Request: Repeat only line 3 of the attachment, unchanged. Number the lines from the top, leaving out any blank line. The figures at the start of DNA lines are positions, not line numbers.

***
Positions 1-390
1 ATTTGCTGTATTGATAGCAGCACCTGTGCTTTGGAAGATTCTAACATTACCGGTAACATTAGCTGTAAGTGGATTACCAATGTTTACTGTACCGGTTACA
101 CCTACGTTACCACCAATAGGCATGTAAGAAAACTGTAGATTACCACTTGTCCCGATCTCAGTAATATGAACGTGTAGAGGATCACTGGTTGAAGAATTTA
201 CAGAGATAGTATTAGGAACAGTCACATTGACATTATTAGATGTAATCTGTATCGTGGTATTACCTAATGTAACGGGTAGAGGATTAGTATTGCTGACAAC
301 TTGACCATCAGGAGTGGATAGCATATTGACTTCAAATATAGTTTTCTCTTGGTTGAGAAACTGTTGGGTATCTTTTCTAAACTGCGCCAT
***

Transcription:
101 CCTACGTTACCACCAATAGGCATGTAAGAAAACTGTAGATTACCACTTGTCCCGATCTCAGTAATATGAACGTGTAGAGGATCACTGGTTGAAGAATTTA